Modern Money Theory: A Response to Critics

12 Pages Posted: 21 Feb 2012

See all articles by Scott T. Fullwiler

Scott T. Fullwiler

Wartburg College; Bard College - The Levy Economics Institute

Stephanie Bell

University of Missouri at Kansas City - Economics

L. Randall Wray

University of Missouri at Kansas City; Bard College - The Levy Economics Institute

Date Written: January 15, 2012

Abstract

Over the past two decades a group of us has developed an alternative approach to monetary theory that integrates the insights of Knapp’s (1924) state money approach (also called chartalist and adopted by Keynes (1930, 1914)), the credit money view of Innes (1913, 1914), Lerner’s (1943, 1947) functional finance approach, Minsky’s (1986) views of banking, and Godley’s (1996) sectoral balance approach. In addition, most of us have used our understanding of the operation of the monetary system to propose an employer of last resort or job guarantee program to provide an anchor to the value of the currency. The approach has come to be known as modern money theory (MMT) and has been widely debated and adopted, especially on the blogosphere. Prominent economists such as Paul Krugman and Brad Delong have taken notice and deemed it to be a theory of note, even if they do not accept all of it. Further, developers of MMT have been credited with foreseeing the global financial collapse as well as the troubles with the Euro as early as the 1990s (Wray 1998, Bell 2003).

Still, MMT has always had its critics. Somewhat surprisingly to us, some of the most vocal critics have been heterodox economists, particularly the Post Keynesians. We see nothing in the MMT approach that should be difficult for PKs to accept. Yet, in recent weeks both Marc Lavoie and Bret Fiebiger have provided critiques. It looks to us as if they have not understood our arguments. Instead of providing a point-by-point response to either of their papers, we think it will be more useful to briefly lay-out our main argument in a way that should be accessible to PKs.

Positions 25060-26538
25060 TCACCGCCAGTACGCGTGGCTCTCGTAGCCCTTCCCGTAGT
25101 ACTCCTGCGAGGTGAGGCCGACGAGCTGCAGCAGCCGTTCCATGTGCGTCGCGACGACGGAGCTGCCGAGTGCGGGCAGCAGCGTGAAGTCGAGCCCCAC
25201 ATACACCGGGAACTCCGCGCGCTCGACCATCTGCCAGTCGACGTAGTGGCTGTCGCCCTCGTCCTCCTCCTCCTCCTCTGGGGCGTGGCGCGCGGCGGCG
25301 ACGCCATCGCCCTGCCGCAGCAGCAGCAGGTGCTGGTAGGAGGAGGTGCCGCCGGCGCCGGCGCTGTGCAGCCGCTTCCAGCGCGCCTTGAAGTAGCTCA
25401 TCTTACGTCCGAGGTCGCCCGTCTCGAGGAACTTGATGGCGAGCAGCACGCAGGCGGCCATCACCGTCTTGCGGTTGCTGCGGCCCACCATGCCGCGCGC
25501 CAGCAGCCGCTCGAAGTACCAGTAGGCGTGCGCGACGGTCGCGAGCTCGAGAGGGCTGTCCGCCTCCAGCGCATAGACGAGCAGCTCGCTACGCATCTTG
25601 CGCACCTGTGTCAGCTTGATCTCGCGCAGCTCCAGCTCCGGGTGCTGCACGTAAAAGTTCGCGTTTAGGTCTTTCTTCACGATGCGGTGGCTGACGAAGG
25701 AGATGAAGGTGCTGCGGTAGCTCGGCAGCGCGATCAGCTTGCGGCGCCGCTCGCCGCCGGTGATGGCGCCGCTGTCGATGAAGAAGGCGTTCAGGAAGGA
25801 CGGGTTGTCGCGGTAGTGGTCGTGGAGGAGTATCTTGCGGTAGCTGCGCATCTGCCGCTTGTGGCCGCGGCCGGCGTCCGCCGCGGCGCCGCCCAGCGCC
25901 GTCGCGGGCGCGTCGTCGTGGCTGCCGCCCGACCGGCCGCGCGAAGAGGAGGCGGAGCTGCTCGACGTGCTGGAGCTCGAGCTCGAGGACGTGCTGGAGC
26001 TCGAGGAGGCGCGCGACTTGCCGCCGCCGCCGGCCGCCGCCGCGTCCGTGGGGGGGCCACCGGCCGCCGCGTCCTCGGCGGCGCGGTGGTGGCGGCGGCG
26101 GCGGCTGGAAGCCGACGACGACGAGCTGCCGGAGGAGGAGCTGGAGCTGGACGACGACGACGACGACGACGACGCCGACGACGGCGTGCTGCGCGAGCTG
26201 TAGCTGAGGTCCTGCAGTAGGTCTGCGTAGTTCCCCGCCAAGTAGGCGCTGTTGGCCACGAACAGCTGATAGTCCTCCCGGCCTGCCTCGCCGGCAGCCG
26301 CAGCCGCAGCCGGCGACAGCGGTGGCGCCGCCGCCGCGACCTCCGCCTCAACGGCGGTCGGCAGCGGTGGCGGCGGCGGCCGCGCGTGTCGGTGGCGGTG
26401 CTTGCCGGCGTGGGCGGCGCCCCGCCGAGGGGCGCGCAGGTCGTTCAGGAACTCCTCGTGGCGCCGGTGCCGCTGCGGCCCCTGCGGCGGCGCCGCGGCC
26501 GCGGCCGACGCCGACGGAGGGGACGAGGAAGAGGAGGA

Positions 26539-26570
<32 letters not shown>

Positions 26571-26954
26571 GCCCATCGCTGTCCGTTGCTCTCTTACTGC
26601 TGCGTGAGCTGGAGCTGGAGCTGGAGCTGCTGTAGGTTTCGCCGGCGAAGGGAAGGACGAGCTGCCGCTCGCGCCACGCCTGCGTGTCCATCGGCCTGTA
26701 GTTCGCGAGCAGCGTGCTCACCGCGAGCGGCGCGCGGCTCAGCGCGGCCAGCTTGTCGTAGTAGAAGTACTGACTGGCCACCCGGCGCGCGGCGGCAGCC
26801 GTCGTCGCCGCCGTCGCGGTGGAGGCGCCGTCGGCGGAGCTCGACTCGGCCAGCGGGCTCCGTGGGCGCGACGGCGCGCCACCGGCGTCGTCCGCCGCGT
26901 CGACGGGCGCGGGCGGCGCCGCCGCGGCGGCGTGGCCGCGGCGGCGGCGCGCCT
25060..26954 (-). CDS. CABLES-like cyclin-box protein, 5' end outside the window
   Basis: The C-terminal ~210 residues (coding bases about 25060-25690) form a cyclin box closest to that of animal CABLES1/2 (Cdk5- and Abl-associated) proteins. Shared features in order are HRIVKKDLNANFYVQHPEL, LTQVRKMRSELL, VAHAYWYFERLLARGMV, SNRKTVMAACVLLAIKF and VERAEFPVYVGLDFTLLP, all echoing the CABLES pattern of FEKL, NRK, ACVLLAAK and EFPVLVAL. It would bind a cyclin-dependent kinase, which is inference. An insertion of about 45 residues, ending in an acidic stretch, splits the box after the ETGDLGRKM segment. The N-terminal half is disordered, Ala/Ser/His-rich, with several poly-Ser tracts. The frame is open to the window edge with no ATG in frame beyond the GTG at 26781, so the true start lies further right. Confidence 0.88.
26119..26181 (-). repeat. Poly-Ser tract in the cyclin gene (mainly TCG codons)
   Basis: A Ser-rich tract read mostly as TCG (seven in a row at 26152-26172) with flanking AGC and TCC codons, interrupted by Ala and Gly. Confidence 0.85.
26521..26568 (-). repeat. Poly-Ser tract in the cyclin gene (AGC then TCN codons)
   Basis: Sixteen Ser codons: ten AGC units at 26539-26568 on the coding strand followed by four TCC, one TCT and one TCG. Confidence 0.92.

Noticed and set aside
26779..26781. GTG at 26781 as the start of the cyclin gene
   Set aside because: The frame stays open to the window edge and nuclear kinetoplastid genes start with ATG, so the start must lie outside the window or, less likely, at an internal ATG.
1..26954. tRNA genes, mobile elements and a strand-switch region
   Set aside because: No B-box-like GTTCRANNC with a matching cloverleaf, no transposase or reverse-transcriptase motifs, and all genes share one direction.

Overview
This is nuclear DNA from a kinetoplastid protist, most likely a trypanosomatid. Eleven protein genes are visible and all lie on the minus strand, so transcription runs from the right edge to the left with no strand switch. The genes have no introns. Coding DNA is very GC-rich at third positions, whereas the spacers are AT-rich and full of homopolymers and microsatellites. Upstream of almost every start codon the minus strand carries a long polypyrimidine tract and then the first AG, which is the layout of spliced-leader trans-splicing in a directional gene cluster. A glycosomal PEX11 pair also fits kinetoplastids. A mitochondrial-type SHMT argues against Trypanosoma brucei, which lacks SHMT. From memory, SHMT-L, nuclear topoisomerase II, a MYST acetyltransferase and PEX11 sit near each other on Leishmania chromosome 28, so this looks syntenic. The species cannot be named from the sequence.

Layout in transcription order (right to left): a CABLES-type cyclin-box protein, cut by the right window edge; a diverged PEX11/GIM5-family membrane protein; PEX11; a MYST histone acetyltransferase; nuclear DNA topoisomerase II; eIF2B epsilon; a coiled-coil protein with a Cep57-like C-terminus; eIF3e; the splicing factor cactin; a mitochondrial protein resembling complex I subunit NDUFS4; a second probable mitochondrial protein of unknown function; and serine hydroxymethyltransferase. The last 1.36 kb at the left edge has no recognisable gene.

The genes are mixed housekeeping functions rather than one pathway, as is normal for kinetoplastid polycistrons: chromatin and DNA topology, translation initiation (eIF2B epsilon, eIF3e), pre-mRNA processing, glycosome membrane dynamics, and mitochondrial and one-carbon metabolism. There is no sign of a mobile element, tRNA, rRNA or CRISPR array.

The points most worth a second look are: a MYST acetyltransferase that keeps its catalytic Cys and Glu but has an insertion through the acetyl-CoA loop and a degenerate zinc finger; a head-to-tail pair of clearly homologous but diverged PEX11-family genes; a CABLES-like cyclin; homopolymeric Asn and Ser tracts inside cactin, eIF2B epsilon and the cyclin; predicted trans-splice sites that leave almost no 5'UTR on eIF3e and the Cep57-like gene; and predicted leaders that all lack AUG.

We have been given only 4000 words for this task, hence, we can only hit the main points. More specifically, this response will in turn discuss the role of endogenous money and the circuit for MMT, the MMT understanding of government debt operations, and the links between the MMT approach and heterodoxy in general.

Keywords: Modern Monetary Theory, MMT, Chartalism, central bank operations, treasury operations, fiscal policy, monetary policy

JEL Classification: E4, E5, E6, H3

Suggested Citation

Fullwiler, Scott T. and Bell, Stephanie A. and Wray, L. Randall, Modern Money Theory: A Response to Critics (January 15, 2012). Available at SSRN: https://ssrn.com/abstract=2008542 or http://dx.doi.org/10.2139/ssrn.2008542

Scott T. Fullwiler (Contact Author)

Wartburg College ( email )

222 Ninth St. NW
Waverly, IA 50677
United States

Bard College - The Levy Economics Institute ( email )

Blithewood
Annandale-on-Hudson, NY 12504-5000
United States

Stephanie A. Bell

University of Missouri at Kansas City - Economics ( email )

L. Randall Wray

University of Missouri at Kansas City ( email )

5100 Rockhill Road
Kansas City, MO 64110-2499
United States

Bard College - The Levy Economics Institute

Blithewood
Annandale-on-Hudson, NY 12504-5000
United States

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